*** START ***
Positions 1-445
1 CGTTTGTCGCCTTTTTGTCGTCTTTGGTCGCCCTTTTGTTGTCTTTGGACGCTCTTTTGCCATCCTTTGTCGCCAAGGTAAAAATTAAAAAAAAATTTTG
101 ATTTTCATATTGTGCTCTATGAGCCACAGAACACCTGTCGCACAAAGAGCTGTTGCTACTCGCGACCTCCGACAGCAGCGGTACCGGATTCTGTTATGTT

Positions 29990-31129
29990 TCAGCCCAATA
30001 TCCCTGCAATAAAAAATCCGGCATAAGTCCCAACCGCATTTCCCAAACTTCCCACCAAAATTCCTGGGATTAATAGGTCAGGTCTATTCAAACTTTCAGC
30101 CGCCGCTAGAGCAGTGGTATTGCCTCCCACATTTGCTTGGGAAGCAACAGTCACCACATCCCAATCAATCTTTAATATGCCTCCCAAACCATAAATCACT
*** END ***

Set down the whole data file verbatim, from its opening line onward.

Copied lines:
Positions 1-445
1 CGTTTGTCGCCTTTTTGTCGTCTTTGGTCGCCCTTTTGTTGTCTTTGGACGCTCTTTTGCCATCCTTTGTCGCCAAGGTAAAAATTAAAAAAAAATTTTG
101 ATTTTCATATTGTGCTCTATGAGCCACAGAACACCTGTCGCACAAAGAGCTGTTGCTACTCGCGACCTCCGACAGCAGCGGTACCGGATTCTGTTATGTT

Positions 29990-31129
29990 TCAGCCCAATA
30001 TCCCTGCAATAAAAAATCCGGCATAAGTCCCAACCGCATTTCCCAAACTTCCCACCAAAATTCCTGGGATTAATAGGTCAGGTCTATTCAAACTTTCAGC
30101 CGCCGCTAGAGCAGTGGTATTGCCTCCCACATTTGCTTGGGAAGCAACAGTCACCACATCCCAATCAATCTTTAATATGCCTCCCAAACCATAAATCACT